Arts and crafts
Located on the Sandia Pueblo north of the city, Bien Mur Indian Market (100 Bien Mur Drive NE) is the largest Native-owned and operated arts and crafts store in the Southwest.
Highlights inside the distinctive circular building include fetishes — small carvings made from turquoise and other gemstones — from Zuni Pueblo; Navajo and Zapotec rugs; handmade pottery from Acoma and Santo Domingo pueblos; Hopi inlay jewelry; and Cochiti storytellers. The store guarantees the authenticity of its items, according to Lenore Cheykaychi, sales floor coordinator.
Bien Mur (“Big mountain” in the Sandia language) abuts Sandia’s 107-acre Buffalo Preserve.
Other notable places to buy authentic Indian goods include Palms Trading Co. (1504 Lomas NW), Skip Maisel’s Indian Jewelry and Crafts (510 Central SW) and the Indian Pueblo Cultural Center (2401 12th NW).
New Mexico artisans have been carving devotional religious sculptures since the 18th-century Spanish Colonial period. That tradition lives on at San Pasqual’s Furnishing and Home Decor (2113 Church St. NW), where you can buy retablos, or panel paintings, and hand-carved statues known as santos.
Santos from artists Hector Rason and Peter Ortega cost from $15 to $600, depending on the size and detail, according to Ashley Coleman, who runs the store with her mother, Sandra.
Food and drink
New Mexico produces more chile peppers than any other state. Several local restaurants bottle and sell their own chile sauces and salsas, including Sadie’s (5230 Fourth NW and two other locations), Los Cuates (4901 Lomas NE and four other locations) and El Pinto (10500 Fourth NW). The Chile Addict (325 Eubank NE) is a one-stop shopping destination for all manner of chile products.
Every fall, the New Mexico piñon tree produces nuts about the size of a kernel of corn, and many of them wind up in the famous piñon rolls from Buffett’s Candies (7001 Lomas NE). The rolls ($28 per pound) have a brown sugar center wrapped in caramel and rolled in piñon nuts.
NM Piñon Coffee Co. pairs high-altitude Arabica beans with piñon nuts for their signature blend. Six-ounce burlap gift bags are available at gift shops and retail outlets like Costco and Trader Joe’s.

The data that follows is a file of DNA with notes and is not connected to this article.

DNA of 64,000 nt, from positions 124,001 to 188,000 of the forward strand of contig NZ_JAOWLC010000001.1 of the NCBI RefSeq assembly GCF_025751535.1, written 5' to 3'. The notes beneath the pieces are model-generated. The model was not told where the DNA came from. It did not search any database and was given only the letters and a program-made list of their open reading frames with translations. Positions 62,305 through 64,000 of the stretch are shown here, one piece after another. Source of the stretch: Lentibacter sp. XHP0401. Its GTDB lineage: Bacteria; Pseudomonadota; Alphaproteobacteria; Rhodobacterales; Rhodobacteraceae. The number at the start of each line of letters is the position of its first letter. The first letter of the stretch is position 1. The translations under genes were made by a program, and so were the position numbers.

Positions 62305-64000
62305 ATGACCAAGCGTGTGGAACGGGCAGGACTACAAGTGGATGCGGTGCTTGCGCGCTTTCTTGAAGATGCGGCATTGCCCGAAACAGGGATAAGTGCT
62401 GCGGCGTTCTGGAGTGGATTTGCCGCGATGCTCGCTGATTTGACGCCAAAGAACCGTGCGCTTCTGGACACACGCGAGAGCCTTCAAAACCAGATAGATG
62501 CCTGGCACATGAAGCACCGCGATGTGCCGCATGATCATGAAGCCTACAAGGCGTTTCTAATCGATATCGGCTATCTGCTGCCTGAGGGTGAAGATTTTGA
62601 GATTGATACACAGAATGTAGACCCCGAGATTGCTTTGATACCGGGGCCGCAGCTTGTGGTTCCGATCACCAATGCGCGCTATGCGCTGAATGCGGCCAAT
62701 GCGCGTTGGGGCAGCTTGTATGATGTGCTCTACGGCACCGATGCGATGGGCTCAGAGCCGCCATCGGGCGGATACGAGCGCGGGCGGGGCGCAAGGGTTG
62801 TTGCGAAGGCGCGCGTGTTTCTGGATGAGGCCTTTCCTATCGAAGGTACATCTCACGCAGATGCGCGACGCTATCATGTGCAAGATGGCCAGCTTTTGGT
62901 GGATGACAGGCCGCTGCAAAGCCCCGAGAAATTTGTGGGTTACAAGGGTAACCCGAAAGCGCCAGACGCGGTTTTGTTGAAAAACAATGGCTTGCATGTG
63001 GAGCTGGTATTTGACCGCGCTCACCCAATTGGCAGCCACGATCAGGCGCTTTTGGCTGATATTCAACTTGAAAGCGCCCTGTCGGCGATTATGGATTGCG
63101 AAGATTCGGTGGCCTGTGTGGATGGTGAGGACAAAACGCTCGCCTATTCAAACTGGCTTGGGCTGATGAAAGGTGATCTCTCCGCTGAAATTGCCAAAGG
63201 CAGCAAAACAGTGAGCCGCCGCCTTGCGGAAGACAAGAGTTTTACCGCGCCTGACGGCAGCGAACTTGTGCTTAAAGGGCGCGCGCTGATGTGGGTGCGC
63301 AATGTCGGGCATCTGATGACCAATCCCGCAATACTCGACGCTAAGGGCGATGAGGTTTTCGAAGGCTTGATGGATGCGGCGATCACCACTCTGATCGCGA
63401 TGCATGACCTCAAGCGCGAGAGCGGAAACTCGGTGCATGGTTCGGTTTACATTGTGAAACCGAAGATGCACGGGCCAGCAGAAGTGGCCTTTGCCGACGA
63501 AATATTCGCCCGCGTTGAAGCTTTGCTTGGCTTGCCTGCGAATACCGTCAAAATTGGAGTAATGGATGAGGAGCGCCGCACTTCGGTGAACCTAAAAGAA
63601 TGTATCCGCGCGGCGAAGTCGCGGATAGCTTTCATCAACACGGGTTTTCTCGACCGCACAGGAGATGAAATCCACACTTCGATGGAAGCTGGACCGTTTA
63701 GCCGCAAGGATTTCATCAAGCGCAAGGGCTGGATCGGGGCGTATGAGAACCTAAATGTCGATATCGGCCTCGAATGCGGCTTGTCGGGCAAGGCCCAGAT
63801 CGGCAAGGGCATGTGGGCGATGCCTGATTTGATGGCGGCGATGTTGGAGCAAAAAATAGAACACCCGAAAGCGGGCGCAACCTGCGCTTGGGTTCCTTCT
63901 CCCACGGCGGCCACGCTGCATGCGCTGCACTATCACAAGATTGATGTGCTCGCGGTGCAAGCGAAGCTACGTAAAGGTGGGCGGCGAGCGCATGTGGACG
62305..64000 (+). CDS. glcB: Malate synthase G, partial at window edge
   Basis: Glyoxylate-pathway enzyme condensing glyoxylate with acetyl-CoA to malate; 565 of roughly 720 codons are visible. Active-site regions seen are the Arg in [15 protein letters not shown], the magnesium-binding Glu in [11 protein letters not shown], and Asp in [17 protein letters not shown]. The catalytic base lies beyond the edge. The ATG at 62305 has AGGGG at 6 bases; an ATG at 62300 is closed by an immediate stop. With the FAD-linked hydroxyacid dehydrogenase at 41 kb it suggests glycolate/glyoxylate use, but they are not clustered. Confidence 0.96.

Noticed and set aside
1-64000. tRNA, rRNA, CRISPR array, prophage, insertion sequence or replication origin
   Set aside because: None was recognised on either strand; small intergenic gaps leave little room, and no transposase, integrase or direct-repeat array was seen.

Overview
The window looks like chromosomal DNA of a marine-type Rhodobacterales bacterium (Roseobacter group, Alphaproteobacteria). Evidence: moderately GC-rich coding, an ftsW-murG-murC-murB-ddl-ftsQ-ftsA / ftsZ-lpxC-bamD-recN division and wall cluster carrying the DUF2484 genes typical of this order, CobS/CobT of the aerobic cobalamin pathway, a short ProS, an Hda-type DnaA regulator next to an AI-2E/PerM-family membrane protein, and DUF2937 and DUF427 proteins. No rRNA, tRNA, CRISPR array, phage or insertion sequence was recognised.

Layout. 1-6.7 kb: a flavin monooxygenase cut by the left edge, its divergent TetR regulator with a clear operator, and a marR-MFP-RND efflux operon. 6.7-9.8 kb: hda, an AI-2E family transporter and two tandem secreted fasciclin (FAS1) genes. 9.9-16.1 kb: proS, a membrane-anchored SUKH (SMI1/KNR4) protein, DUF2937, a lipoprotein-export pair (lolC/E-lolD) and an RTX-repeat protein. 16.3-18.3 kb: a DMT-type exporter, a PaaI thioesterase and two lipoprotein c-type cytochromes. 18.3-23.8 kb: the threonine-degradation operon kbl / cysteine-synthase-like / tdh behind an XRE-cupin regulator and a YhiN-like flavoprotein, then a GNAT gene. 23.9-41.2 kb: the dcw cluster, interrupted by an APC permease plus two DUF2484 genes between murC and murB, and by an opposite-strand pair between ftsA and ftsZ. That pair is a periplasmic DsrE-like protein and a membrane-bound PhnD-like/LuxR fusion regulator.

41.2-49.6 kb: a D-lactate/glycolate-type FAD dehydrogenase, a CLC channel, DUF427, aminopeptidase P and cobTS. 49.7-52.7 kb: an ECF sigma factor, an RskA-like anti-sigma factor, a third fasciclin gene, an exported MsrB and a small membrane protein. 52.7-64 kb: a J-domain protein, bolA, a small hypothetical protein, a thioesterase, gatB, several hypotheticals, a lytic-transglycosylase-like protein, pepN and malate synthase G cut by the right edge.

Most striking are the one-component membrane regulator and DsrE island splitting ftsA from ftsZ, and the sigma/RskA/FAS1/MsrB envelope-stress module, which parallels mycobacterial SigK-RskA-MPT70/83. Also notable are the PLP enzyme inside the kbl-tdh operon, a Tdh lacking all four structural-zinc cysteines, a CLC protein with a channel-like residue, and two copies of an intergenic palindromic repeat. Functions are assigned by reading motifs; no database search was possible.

Winemaking is a booming business in New Mexico, with 42 wineries across the state, according to the New Mexico Wine Growers Association. St. Clair Winery and Bistro (901 Rio Grande NW) grows several varietals at its vineyard in Deming in the southern part of the state. For a distinctly New Mexico taste, try the red and green chile two-pack: a bottle each of Chimayó red chile wine and Hatch green chile wine. Available at area supermarkets.
Dan’s Boots and Saddles (6903 Fourth NW) started out as a trading post on the Navajo reservation before moving to Albuquerque. It has a large selection of western wear, boots and hats. Boots range from $50 for leather to $1,000 for gator belly or ostrich. Downtown, Man’s Hat Shop (511 Central NW) has been fitting locals with western hats for 65 years.
The unique atomic logo of the Albuquerque Isotopes was inspired by the long-running TV show “The Simpsons.” Pick up an Isotopes cap at New Mexico Look (6611 Menaul NE). The store also carries shirts and hats from the Isotopes’ previous incarnation, the Dukes.
Bring home a memento of the fiesta with a hot-air balloon ornament from the Balloon Museum Shoppe (9201 Balloon Museum Drive NE) or a pin from the Balloon Fiesta Gift Shop (4401 Alameda NE). Both stores stock a number of keepsakes from the annual event.
From Los Alamos to Trinity Site, New Mexico played a significant role in America’s Atomic Age, a role commemorated at the National Museum of Nuclear Science and History (601 Eubank SE). Browse the gift shop for unusual keepsakes, such as a genuine 1960s civil defense pocket dosimeter, a B-52 wine cork and historic blueprints for the atomic bomb.
Made in Albuquerque
The New Mexico Candle Co.’s (Mossman Center, 7400 Montgomery NE) red and green chile-scented candles evoke the fragrance of chiles roasting in drums. They also make Casa Adobe sand-cast candles that resemble miniature adobe homes. “No two are exactly alike,” says owner Heather Cardenas.
The candles also are sold at Jackalope (6400 San Mateo NE) and ScoJo’s Gifts and Cards (8000 Paseo del Norte NE).
Sichler’s Farm (820 San Mateo NE) has red chile ristras and wreaths.
The fragrant lavender plant has been used for centuries for medicinal purposes. Los Poblanos Inn and Organic Farm (4803 Rio Grande NW) in Los Ranchos de Albuquerque sits among 25 acres of lavender fields that provide the raw materials for the spa’s hand salves, lotions, soaps and other products. Gift sets start at $12.